Here is a brief excerpt on some research I have been doing on the Union river sailors and they’re experiences aboard the gunboat fleet.
Tight quarters surrounded by iron plating, boilers with an insatiable appetite for coal, poor ventilation, little wind and a lot of sun earned the river ironclads the handle of “federal baked ovens.” Life in the river navy was fundamentally different from life aboard men-of-war performing blockade duty. Sailors, also referred to as bluejackets or jacks, of the regular navy enjoyed fresh air above deck and little danger; although monotonous and uneventful, save the occasional chase of smugglers, the deep water sailor enjoyed a much higher standard of living than his cousin in the brown water navy. The river sailors cruised close to land and became choice targets of confederate guerillas. The southern climate bred mosquitoes and disease, and particularly irksome to river jacks was the fact that blockaders were entitled to prize money from captured vessels while they were not. Naval officers frowned upon river service; even Flag Officer Foote confided to his wife that he would rather be commanding in the Atlantic. River navigation created another distinction between the two naval sectors.
The rivers of the Mississippi Valley were circuitous, shallow, narrow and constantly changing due to weather and floods. The weight of the gunboats caused them to frequently run aground; the constant scraping along the river’s bottom weakened the boats’ hulls causing leaks. Trees damaged the tall smokestacks or obstructed navigation. While the blockade sailor learned how to mend sails or navigate by the stars, the river tar became adept at: repairing boilers and smoke stacks, fixing leaks, and freeing their vessels from river bottoms. The narrowness of the rivers also meant that crews spent most of their time within site of land.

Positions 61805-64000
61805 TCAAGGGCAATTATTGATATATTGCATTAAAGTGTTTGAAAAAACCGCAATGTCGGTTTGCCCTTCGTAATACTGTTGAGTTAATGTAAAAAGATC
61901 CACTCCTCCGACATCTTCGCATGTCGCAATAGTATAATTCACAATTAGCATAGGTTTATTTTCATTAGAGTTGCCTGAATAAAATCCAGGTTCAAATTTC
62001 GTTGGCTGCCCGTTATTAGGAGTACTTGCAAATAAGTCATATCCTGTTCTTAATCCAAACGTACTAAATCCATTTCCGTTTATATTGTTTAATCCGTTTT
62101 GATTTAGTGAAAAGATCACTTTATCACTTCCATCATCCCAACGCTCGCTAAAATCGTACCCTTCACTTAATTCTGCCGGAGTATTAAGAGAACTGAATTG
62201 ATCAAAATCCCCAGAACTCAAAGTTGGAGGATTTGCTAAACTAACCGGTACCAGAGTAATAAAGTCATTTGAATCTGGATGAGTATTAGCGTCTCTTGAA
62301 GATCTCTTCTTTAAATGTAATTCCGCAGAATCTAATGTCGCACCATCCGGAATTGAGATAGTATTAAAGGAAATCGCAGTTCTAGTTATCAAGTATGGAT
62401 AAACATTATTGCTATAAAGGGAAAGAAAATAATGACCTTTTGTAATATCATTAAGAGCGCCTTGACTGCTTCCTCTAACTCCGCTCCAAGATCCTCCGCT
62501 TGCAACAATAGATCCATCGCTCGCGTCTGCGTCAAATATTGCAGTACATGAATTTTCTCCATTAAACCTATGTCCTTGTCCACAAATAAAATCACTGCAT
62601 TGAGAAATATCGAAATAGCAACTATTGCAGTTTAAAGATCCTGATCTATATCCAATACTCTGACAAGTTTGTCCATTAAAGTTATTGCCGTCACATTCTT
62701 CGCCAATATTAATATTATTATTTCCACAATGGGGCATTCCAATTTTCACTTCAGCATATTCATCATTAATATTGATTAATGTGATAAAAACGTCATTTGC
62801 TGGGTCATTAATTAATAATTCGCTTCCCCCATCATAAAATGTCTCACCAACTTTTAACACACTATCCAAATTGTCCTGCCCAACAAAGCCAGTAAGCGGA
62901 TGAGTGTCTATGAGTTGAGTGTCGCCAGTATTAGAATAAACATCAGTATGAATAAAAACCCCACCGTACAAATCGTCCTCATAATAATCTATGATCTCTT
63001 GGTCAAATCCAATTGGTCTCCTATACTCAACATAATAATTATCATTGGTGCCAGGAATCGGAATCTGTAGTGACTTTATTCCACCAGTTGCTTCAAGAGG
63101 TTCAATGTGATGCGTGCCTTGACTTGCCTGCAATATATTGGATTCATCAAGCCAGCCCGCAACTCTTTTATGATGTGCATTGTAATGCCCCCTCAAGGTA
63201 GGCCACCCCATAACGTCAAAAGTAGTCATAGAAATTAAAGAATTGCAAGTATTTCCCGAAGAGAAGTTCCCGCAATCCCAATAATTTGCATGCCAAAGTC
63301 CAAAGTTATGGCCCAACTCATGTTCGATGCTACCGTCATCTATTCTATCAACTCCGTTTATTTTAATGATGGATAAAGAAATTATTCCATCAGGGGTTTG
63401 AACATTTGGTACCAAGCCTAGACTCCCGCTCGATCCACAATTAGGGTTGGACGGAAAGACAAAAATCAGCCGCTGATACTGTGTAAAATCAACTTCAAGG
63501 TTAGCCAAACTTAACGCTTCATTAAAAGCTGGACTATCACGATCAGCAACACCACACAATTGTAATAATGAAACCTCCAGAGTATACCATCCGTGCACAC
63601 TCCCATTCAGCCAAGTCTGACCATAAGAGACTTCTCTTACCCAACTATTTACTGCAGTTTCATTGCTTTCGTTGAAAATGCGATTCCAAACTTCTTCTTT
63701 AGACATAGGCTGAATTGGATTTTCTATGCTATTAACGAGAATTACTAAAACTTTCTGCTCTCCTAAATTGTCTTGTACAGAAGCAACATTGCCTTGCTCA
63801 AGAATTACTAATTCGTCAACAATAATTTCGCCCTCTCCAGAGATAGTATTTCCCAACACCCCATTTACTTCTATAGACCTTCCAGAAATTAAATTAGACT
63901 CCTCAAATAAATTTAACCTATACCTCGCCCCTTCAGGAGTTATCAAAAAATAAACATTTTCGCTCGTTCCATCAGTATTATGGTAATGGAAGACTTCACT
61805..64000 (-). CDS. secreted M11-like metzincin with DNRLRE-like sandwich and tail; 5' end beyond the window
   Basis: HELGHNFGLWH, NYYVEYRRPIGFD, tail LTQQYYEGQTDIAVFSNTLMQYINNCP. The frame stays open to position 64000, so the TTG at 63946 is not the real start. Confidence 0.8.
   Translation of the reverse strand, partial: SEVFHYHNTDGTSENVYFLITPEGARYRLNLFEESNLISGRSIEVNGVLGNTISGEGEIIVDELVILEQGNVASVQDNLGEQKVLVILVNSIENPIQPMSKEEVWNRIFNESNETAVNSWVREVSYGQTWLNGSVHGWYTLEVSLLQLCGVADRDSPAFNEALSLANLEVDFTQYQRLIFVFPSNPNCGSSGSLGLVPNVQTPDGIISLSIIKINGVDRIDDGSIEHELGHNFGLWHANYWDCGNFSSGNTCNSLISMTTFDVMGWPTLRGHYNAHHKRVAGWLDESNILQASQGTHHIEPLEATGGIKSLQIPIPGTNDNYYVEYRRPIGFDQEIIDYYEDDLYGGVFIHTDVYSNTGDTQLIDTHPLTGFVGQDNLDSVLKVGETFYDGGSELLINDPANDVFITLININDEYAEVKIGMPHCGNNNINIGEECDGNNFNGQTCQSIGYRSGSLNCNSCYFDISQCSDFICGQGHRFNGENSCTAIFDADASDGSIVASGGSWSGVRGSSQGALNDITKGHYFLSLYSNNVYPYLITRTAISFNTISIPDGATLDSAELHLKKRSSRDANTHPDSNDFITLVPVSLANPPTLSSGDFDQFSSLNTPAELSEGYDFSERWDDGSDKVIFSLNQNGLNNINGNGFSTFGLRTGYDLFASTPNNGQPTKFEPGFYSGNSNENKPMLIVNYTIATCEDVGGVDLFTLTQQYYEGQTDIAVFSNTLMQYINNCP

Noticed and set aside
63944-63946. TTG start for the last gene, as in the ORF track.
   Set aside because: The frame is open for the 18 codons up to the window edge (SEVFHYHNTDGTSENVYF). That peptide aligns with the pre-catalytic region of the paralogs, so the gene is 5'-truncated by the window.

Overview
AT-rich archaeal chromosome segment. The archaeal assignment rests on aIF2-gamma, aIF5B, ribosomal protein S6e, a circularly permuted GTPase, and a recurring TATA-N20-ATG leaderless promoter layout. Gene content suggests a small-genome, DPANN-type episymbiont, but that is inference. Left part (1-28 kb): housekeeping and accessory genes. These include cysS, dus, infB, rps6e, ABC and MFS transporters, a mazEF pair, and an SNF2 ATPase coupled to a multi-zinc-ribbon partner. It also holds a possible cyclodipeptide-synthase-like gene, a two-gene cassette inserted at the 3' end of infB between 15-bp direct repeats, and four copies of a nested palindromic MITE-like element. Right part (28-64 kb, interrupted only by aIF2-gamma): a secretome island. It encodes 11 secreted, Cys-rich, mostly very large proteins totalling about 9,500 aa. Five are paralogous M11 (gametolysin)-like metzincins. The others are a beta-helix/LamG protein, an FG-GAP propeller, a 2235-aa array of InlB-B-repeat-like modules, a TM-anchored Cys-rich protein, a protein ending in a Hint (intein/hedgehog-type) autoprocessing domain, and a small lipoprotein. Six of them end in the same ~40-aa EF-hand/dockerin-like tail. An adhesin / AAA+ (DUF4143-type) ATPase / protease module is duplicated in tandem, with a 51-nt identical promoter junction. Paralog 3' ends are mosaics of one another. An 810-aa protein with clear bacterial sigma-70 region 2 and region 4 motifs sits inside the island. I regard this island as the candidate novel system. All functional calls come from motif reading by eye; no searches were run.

Not only did gunboat crews come into contact with confederate guerillas but their closeness to land brought them in direct contact with southern civilians and slaves. As the war progressed and the boats descended further south, southern plantations were freed of their cotton as well as their slaves. Many of the contraband, the union term given to former slaves, would serve aboard gunboats. Castoffs from blockade duty, transfers from the army, contraband and even some confederate prisoners-of-war would man the boats in this new navy. Although still short of manpower, enough crews existed to support the federal army advance into confederate General Albert Sidney Johnston’s precarious defensive line in early 1862.
 Michael J. Bennett, Union Jacks: Yankee Sailors in the Civil War (Chapel Hill: University of North Carolina Press, 2004), 78. Dennis J. Ringle. Life in Mr. Lincoln’s Navy (Annapolis: Naval Institute Press, 1998), 47. River ironclads consumed 2000 pounds of coal per hour when cruising at 6 knots.
 James M. Merrill, “Cairo, Illinois: Strategic Civil War Port,” Journal of Illinois State History 76 (winter 1983): 251-52; Bennett, Union Jacks, 94-95. Gunboat crews became adept at stealing cotton throughout the war. Cotton became prize money for the river sailors.
 Bennett, Union Jacks, 83-85. A gunboat sailor described the Cumberland River as, “so crooked that sometimes a steamer a half mile ahead of us would be apparently coming directly in the opposite direction and suddenly turn around a bend and lo’ she proves to be going up the river.”
 Bennett, Union Jacks, 80. Merrill, “Cairo, Illinois,” 251;255.